Becoming a naturalist through observing and asking questions


Pepperwood and the Santa Rosa Junior College partner to offer a two-semester Bio 85 – Natural History of Pepperwood course that certifies participants as UC California Naturalists. Students have the option to submit an article for the Pepperwood Field Notes Blog as part of the course. The following is a student-submitted article.

Becoming a Naturalist through Observing and Asking Questions

srjc-jennifer-roberts-3By Jennifer Roberts, Fall 2016 Bio 85 participant

Have you been hiking and seen an interesting rock, and wondered what it’s made of? What about those small succulent plants on the trail—are they native to California? Have you been looking for a way to learn how to better observe and connect with your environment? Pepperwood and the Santa Rosa Junior College (SRJC) just might have a perfect option for you!

The Natural History of the Pepperwood course is offered each semester and was created to help budding naturalists examine their environment. This course is a partnership between Pepperwood and the SRJC. It brings students out to the Pepperwood’s 3,200 acre scientific preserve on Saturday mornings where they learn about all aspects of natural processes through the lens of this special part of the California landscape. On Thursday evenings, class meets at the SRJC where each week a different instructor lectures on their area of natural expertise. Completion of both semesters of this course satisfies the requirement to be certified as a UC California Naturalist

srjc-jennifer-roberts-1Each week a different topic is explored. Everything from soils, geology, plants, and animals, to weather, climate, history and even sketching in nature is covered. This course is for anyone wanting to learn more about the outdoor environment no matter what level of experience one has. By training, I am an environmental educator with a focus in horticulture but everyday is a new opportunity to learn how to better observe the natural world. I am able to make connections with what I already know about plants to what I am learning about geology and weather patterns. I am pleasantly surprised by how my ability to examine and observe my surroundings has improved in just a few classes.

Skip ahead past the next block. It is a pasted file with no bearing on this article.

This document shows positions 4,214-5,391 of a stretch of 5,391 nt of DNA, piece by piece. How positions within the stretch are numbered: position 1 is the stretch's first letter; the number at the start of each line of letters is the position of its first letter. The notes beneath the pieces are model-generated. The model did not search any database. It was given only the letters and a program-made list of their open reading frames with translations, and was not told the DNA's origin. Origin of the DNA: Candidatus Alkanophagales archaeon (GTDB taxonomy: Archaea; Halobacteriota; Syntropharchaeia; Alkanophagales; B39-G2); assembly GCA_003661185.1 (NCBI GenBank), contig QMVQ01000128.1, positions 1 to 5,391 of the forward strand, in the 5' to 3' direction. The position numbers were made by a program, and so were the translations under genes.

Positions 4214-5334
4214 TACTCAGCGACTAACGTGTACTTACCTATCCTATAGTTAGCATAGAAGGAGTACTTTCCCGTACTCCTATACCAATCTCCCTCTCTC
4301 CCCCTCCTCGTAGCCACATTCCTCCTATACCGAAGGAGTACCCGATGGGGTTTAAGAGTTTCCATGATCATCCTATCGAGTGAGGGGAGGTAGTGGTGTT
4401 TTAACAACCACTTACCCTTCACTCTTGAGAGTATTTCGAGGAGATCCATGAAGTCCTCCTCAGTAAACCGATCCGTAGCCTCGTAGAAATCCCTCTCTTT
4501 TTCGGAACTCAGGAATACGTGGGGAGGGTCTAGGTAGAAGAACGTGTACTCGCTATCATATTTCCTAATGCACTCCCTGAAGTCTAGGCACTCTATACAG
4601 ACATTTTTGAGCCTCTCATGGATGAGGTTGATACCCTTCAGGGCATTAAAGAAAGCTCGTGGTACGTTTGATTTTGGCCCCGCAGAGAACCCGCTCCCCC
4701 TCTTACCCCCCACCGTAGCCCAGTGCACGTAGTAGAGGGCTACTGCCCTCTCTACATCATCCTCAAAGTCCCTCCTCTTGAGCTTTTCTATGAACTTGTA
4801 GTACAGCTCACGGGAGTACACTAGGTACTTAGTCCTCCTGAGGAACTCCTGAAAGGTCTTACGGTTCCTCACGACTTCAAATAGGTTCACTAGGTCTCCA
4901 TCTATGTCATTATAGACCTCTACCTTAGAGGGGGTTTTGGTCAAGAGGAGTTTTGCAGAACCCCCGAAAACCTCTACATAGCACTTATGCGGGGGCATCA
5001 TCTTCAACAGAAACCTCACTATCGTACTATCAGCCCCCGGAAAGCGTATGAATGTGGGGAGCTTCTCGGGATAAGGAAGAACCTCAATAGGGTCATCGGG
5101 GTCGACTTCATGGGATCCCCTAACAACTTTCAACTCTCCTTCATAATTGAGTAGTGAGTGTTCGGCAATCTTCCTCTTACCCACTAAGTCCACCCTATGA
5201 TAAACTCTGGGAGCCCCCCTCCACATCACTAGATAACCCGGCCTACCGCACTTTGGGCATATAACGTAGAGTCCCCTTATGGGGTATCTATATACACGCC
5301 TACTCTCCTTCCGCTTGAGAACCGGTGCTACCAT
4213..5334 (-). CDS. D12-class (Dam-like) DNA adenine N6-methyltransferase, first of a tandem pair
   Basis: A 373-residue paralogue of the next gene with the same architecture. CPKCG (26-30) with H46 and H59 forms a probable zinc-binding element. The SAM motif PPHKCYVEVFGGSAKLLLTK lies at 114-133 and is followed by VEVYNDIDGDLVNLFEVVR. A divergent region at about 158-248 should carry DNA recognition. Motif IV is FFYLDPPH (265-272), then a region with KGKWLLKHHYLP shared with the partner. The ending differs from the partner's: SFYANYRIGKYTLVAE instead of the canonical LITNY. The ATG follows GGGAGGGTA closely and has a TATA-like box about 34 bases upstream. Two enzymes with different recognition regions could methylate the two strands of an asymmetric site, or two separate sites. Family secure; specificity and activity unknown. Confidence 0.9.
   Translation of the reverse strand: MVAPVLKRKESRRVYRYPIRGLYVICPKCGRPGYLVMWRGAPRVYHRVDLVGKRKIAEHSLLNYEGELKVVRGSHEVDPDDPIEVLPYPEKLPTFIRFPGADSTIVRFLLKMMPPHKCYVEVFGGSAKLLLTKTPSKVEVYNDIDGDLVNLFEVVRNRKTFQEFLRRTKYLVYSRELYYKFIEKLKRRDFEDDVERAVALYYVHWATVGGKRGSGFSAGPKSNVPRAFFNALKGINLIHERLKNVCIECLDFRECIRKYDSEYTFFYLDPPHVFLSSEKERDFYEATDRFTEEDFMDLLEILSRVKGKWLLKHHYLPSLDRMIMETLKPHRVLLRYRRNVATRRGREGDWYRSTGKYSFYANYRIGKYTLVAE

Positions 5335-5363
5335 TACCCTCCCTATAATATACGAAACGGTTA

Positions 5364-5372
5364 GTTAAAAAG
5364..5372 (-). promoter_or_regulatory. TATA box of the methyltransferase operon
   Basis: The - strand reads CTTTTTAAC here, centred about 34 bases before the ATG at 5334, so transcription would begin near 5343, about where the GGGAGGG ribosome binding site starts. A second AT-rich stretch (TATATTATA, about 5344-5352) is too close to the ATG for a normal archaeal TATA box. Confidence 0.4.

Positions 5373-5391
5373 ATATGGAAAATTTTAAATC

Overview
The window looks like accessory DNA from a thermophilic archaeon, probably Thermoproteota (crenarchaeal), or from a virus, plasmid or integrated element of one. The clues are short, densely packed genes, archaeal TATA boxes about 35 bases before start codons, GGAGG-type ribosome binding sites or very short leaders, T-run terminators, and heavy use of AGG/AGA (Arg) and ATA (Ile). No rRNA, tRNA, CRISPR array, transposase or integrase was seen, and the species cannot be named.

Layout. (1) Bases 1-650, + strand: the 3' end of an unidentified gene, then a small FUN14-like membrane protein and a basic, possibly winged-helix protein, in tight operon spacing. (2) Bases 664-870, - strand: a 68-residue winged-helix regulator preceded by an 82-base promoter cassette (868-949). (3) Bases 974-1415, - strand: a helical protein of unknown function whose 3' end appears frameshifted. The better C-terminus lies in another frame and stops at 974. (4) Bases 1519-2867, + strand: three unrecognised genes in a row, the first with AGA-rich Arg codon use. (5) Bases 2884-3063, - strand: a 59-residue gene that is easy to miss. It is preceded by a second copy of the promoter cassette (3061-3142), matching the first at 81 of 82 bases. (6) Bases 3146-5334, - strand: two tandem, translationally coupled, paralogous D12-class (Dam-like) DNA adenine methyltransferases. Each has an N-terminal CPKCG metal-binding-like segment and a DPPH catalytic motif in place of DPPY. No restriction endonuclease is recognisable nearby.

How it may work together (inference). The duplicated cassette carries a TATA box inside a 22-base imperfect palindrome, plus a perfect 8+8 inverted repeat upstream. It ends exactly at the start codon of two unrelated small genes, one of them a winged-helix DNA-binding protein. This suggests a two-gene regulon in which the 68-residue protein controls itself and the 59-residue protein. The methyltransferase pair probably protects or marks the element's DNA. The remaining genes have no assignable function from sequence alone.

The first step to becoming a good naturalist is observing. The second step is learning the practice of taking good notes while in the field (that you can later understand) while additionally making sketches and contour drawings, and taking photos. Taking good notes comes from using all five senses. You can practice by smelling the California bay laurels, seeing a brown butterfly go by, touching a rock to determine its kind, tasting a ripe purple fig fresh off the large tree at McCann Homestead, and listening to the ravens and hawks squawk and screech mid air.

srjc-jennifer-roberts-2Once you are done in the field for the day, you are not done with your experience. Next you translate these thoughts and observations into a longer form journal where you tell the story of your time out in the field. These journal entries become a book filled with photos, sketches and thoughts. This process helps you to recall what you saw that day, make connections to previous experiences, make comparisons, and finally ask questions. What do you still wonder about? Where have I seen this plant before? Why are these rocks of this kind only found on this ridgeline? The questions can go on and on, but so does the learning.

The spring semester of The Natural History of Pepperwood focuses on the living aspects of the ecosystem—plants, birds, reptiles, and amphibians. This class begins the week after spring break in late March, 2017. Or join in for the class next September that will focus on the geologic, hydrologic, and cultural aspects of Pepperwood.

Learn more about this course or sign up at the SRJC website.

Or click here to learn more about the UC California Naturalist program.



Post a comment

Traducir »